Qatar Masters: Arjun, Sindarov and Yakubboev join the lead

by Carlos Alberto Colodro
10/18/2023 – Four players are sharing the lead with 5/6 points at the Qatar Masters in Doha. Indian GM Narayanan S.L., the sole leader before the rest day, drew Nodirbek Abdusattorov on Tuesday, allowing Arjun Erigaisi (India), Javokhir Sindarov (Uzbekistan) and Nodirbek Yakubboev (Uzbekistan) to join the lead. Among the eight players standing at a half point distance are rating favourites Magnus Carlsen and Hikaru Nakamura. In round 6, Carlsen beat Aditya Samant with the black pieces. | Photo: Aditya Sur Roy

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Carlsen in the chasing pack

Besides losing to Alisher Suleymenov in round 2, Magnus Carlsen has shown a few more signs of rustiness in the first five rounds of the Qatar Masters. For example, in his round-5 win over Bharath Subramaniyam, he failed to find a winning tactical shot in an open position.

30.Rxg7+ clearly wins for White, as after 30...Kxg7 31.Be5+ the black king is forced to escape to the centre of the board to avoid a quick mate on the corner. Carlsen instead went for 30.Qd5, and after Bharath erred with 30...Qc1 (30...Qd3 is stronger), went on to grab the full point six moves later. Anyway, missing the capture on g7 was surely noteworthy.

After the rest day, however, Carlsen seems to have returned to his usual level. Aditya Samant, his round-6 opponent, did not make any big mistakes in the first phases of the game, but Carlsen, playing black, nonetheless got the upper hand with precise positional play.

Still with decent chances to hold a draw, Aditya blundered the game away by making an incorrect intermediate move.

White entered this sequence to simplify the position via the 37.Nb5+ fork. However, after 37...Ke5, Aditya’s 38.Bd5, attacking the knight before capturing on a7, turned out to be a losing mistake.

Carlsen quickly replied by 38...Ra6, winning. Apparently, Aditya calculated that after 39.Nxc7, Black cannot keep defending his knight, since 39...Rb6 leads to a threefold repetition after 40.Na8 Ra6 40.Nc7, etcetera.

What Aditya might have missed is that after the knight capture on c7, Black can play 39...Ra5 (diagram) and 40.Bxc6 would fail to 40...Rc5, grabbing a piece.

White tried 40.Ne6, but he was now simply an exchange down in a losing, technical position. Three moves later, the Indian IM threw in the towel.

With his win, Carlsen caught up with Hikaru Nakamura, who remains undefeated but has drawn 3 out of his 6 games in Qatar. The two rating favourites are now part of the 8-player chasing pack standing a half point behind the four co-leaders.

Sharing the lead are Narayanan S.L., Arjun Erigaisi, Javokhir Sindarov and Nodirbek Yakubboev — two players from India and two from Uzbekistan.

In a very interesting game, Arjun defeated Rudik Makarian in round 6. Makarian came from upsetting Anish Giri in the previous round.

Makarian’s 9...Ng8 was a curious-looking — and surely playable — novelty. Now all the black pieces are on their initial squares, while White has the queen and both knights developed. The main idea is that after a normal developing move like 10.Be2, Black has 10...e5, with a discovered attack against the knight, which would give him an extra tempo to place his central pawn on e4, with a good position.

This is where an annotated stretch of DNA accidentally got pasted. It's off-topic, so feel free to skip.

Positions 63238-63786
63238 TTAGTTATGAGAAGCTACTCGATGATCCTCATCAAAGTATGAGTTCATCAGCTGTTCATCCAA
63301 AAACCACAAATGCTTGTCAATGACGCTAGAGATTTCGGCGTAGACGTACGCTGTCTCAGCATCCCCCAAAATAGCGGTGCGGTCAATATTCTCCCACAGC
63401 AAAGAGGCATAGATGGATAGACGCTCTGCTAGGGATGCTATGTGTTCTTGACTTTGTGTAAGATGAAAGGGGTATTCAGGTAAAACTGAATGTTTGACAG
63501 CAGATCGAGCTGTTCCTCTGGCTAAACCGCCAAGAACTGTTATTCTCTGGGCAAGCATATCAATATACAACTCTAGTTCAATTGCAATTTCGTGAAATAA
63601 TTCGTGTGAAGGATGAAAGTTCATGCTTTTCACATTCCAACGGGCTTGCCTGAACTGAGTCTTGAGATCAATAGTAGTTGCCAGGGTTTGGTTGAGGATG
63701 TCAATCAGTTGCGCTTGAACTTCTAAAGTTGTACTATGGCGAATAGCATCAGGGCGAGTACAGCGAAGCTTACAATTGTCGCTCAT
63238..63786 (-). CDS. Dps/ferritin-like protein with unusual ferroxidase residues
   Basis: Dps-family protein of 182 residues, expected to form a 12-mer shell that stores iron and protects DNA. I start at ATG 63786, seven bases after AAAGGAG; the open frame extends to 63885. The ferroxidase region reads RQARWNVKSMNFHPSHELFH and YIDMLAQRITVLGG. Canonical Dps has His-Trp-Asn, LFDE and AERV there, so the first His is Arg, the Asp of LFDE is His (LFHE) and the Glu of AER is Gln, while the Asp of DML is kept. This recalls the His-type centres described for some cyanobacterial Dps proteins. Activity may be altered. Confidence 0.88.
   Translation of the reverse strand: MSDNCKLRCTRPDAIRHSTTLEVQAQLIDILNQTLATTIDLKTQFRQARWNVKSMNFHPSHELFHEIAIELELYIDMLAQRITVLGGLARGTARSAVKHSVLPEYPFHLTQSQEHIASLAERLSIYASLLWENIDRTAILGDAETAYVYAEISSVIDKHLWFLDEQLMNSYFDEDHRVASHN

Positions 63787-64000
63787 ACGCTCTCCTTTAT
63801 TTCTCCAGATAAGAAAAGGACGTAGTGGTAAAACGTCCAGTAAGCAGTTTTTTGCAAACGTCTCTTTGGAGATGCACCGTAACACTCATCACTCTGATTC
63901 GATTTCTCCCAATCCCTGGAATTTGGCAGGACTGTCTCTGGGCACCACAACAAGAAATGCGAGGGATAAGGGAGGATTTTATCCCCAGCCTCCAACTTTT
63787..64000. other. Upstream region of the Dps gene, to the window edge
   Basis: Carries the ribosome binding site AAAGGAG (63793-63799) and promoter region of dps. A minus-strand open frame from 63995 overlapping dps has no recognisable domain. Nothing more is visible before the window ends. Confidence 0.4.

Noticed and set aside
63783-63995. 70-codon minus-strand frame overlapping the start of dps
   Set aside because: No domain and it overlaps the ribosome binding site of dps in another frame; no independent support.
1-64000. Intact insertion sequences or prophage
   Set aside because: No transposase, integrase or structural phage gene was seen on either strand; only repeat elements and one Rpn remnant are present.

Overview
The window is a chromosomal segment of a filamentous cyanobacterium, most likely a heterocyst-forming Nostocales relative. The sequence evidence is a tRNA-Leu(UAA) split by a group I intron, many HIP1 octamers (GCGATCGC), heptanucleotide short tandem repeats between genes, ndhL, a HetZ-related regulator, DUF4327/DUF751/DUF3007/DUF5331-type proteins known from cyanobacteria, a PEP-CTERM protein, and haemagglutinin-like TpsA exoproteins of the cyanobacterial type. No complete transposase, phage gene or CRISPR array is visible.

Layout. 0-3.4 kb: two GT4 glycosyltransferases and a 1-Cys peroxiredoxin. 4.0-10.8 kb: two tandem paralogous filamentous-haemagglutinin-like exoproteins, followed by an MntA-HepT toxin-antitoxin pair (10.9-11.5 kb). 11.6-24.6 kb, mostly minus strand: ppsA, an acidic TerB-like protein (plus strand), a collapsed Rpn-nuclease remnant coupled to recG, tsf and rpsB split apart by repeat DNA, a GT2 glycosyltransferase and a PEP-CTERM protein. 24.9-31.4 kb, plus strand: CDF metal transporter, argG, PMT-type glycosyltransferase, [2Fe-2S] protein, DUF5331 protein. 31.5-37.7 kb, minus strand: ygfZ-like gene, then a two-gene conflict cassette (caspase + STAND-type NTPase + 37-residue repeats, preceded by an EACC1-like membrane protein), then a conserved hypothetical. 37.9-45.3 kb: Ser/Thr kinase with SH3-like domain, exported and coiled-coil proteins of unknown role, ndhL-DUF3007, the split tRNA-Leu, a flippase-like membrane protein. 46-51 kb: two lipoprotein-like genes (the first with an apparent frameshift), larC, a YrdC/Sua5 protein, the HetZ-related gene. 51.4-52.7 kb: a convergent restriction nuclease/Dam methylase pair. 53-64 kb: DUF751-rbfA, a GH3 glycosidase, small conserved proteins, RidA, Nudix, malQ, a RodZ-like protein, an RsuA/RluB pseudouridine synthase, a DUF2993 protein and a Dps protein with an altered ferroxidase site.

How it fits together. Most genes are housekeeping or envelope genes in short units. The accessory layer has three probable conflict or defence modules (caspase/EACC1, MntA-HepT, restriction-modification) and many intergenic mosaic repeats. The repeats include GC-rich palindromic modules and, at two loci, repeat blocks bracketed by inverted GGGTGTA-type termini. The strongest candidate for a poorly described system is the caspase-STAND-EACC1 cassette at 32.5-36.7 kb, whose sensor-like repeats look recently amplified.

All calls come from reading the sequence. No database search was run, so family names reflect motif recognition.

Naturally, both players began to use considerable amounts of time on each move. But that did not prevent Arjun from finding a nice strategic recourse in the early middlegame.

17.Nxc6 Nxc6 18.Bxb5 will leave White with three connected passers on the queenside (the black pawn on a4 also fell a couple of moves later), and the engines soon gave Arjun a clear, albeit not winning, advantage.

Errors were made by both players during time trouble, as it was understandably difficult to navigate the unfamiliar position. Nonetheless, it was the Indian prodigy who emerged victorious once the dust had settled — i.e. when the time control was reached.

Black can force White to give up his rook with 41...d1N 42.Rxd1, as seen in the game. But Arjun, despite being a rook and a bishop down, will still have a winning position thanks to his incredibly strong pawn phalanx on the centre and the queenside.

Makarian resigned before capturing the rook on d1.

Round 7 will see Carlsen playing white against Karthikeyan Murali, while Nakamura will have the black pieces against Iranian star Parham Maghsoodloo.

Meanwhile, in the clashes of co-leaders, Yakubboev and Narayanan will get white, against Arjun and Sindarov, respectively.

Standings after round 6

Rk. Name Pts.  TB1 
1 Narayanan.S.L, 5 0
2 Sindarov, Javokhir 5 0
3 Erigaisi, Arjun 5 0
4 Yakubboev, Nodirbek 5 0
5 Nakamura, Hikaru 4,5 0
6 Paravyan, David 4,5 0
7 Maghsoodloo, Parham 4,5 0
8 Abdusattorov, Nodirbek 4,5 0
9 Karthikeyan, Murali 4,5 0
10 Carlsen, Magnus 4,5 0
11 Gukesh, D 4,5 0
12 Pranav, V 4,5 0
13 Vaishali, Rameshbabu 4 0
14 Jumabayev, Rinat 4 0
15 Srihari, L R 4 0
16 Ahmadzada, Ahmad 4 0
17 Vokhidov, Shamsiddin 4 0
18 Aditya, Mittal 4 0
19 Kevlishvili, Robby 4 0
20 Salem, A.R. Saleh 4 0

...158 players

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Carlos Colodro is a Hispanic Philologist from Bolivia. He works as a freelance translator and writer since 2012. A lot of his work is done in chess-related texts, as the game is one of his biggest interests, along with literature and music.